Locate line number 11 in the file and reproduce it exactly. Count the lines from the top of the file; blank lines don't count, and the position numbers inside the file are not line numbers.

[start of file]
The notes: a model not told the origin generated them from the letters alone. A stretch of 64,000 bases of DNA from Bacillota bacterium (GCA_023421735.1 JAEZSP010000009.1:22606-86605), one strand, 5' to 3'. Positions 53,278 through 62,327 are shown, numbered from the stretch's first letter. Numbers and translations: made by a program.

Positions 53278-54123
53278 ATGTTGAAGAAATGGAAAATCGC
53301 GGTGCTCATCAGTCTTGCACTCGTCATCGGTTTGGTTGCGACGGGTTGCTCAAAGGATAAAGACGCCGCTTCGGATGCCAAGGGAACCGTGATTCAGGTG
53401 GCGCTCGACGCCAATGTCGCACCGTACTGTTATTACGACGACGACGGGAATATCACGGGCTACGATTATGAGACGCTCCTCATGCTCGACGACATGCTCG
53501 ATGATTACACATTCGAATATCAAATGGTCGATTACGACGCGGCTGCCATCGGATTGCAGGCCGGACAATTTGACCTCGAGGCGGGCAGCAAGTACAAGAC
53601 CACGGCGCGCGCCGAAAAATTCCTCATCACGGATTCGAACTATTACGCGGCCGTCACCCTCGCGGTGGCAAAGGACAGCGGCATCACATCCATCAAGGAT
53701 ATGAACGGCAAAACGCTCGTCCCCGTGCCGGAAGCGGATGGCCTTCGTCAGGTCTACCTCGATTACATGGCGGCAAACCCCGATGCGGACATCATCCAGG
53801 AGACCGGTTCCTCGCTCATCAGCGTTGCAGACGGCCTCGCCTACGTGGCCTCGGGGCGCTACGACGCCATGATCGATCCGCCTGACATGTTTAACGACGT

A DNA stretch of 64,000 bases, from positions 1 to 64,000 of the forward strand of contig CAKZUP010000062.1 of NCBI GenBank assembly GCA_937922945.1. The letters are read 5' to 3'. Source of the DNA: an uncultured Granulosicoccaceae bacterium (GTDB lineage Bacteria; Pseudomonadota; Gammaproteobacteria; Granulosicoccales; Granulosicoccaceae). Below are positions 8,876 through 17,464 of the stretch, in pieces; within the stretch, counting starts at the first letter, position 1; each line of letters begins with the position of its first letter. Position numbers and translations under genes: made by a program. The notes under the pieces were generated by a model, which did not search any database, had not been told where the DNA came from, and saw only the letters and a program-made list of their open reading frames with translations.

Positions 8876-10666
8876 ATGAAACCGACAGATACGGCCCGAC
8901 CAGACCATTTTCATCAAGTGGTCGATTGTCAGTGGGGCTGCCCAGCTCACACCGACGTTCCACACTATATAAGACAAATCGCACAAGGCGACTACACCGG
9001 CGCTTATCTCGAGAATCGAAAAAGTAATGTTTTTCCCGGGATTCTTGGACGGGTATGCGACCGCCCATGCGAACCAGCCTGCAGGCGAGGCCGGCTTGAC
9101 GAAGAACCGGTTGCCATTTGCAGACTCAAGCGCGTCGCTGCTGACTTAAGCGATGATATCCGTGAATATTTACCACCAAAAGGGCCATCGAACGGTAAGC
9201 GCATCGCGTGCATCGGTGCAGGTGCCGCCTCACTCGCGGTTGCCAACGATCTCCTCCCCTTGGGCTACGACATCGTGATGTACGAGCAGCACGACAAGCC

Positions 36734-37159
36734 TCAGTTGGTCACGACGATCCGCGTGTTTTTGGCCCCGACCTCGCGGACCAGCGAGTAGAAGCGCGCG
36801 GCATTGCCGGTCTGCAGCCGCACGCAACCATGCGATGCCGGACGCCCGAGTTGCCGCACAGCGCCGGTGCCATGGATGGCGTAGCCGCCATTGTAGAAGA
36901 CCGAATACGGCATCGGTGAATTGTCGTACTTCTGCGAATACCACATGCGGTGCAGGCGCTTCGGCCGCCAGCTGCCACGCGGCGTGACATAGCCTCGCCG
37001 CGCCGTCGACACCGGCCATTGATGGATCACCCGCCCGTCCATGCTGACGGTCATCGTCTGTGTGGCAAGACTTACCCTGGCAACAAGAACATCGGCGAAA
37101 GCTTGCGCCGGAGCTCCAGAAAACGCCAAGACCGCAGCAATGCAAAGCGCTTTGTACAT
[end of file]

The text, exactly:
Positions 8876-10666